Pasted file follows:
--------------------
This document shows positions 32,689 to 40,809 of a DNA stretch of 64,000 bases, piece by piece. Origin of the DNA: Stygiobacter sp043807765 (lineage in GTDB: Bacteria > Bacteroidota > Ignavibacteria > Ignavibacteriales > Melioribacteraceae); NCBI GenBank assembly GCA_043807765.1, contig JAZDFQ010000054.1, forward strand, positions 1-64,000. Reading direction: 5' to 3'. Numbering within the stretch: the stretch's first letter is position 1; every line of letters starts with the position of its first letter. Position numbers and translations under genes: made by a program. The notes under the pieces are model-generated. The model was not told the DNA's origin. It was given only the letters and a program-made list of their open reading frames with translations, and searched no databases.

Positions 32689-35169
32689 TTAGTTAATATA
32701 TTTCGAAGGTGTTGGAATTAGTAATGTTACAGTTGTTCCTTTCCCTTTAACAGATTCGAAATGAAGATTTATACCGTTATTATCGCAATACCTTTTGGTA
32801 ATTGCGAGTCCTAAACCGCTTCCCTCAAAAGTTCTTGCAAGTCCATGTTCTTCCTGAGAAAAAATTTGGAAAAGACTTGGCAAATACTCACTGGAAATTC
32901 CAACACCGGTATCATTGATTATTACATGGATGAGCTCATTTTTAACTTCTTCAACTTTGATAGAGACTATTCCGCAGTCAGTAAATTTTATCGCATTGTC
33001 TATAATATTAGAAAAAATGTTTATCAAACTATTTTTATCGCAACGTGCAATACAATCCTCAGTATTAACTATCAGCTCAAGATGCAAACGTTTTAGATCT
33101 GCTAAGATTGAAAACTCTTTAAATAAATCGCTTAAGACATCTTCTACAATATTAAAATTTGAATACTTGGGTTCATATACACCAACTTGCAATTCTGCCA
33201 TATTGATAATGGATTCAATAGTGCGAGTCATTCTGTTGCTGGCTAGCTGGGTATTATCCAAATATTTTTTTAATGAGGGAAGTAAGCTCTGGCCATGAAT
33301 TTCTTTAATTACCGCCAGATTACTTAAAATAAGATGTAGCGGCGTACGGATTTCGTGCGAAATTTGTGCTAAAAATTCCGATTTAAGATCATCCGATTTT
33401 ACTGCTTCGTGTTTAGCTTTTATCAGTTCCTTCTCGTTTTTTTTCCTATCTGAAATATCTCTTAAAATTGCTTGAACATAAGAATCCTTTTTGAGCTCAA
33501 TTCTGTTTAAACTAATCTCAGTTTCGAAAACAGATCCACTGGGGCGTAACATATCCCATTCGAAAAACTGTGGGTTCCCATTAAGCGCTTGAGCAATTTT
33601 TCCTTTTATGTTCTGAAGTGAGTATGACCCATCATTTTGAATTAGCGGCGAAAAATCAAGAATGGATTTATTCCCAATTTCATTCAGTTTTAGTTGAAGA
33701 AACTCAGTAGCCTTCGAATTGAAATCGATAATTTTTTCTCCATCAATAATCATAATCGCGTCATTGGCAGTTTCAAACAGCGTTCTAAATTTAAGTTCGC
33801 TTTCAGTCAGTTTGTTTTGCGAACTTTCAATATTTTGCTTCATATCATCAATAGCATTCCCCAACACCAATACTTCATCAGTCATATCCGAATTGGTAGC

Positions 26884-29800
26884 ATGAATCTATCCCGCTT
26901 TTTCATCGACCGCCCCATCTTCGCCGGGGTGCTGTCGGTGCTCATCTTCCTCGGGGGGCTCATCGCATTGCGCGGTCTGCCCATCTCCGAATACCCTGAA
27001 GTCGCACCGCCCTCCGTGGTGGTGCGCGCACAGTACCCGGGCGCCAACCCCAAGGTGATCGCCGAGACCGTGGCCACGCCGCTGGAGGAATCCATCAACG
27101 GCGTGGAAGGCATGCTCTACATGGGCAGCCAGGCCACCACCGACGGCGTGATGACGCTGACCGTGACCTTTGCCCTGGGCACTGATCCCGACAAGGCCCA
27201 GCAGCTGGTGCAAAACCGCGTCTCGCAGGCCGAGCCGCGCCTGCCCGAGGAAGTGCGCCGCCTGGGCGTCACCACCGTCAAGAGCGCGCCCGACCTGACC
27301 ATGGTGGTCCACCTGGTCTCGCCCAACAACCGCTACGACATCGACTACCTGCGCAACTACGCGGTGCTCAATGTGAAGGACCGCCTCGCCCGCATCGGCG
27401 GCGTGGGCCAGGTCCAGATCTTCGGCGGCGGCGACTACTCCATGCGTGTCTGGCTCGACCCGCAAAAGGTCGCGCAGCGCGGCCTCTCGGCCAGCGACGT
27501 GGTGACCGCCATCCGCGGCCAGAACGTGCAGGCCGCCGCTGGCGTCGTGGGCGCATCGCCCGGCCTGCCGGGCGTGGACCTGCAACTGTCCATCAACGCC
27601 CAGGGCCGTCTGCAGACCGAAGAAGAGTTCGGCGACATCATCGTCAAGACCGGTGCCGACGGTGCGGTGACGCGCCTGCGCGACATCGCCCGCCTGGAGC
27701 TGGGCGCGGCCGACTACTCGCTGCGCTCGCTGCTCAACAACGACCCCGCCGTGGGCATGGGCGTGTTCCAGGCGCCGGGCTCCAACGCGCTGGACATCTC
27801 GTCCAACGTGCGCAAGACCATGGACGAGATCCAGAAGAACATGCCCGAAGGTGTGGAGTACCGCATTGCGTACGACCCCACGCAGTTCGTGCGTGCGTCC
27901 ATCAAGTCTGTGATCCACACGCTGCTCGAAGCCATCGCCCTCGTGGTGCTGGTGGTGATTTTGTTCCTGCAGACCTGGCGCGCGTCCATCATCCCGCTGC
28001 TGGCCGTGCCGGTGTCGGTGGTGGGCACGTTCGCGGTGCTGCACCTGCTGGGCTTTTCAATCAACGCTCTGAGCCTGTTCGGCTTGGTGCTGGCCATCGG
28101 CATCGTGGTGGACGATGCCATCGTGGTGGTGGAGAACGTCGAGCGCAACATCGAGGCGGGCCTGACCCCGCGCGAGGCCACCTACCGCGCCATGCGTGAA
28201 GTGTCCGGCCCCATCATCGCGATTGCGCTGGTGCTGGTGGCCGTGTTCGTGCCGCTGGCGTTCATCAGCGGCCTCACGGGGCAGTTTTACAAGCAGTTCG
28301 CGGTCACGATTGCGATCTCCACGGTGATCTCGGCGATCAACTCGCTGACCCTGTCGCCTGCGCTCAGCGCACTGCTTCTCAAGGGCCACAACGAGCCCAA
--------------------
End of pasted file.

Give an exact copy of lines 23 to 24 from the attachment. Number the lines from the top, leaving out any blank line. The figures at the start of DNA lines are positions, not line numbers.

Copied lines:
27401 GCGTGGGCCAGGTCCAGATCTTCGGCGGCGGCGACTACTCCATGCGTGTCTGGCTCGACCCGCAAAAGGTCGCGCAGCGCGGCCTCTCGGCCAGCGACGT
27501 GGTGACCGCCATCCGCGGCCAGAACGTGCAGGCCGCCGCTGGCGTCGTGGGCGCATCGCCCGGCCTGCCGGGCGTGGACCTGCAACTGTCCATCAACGCC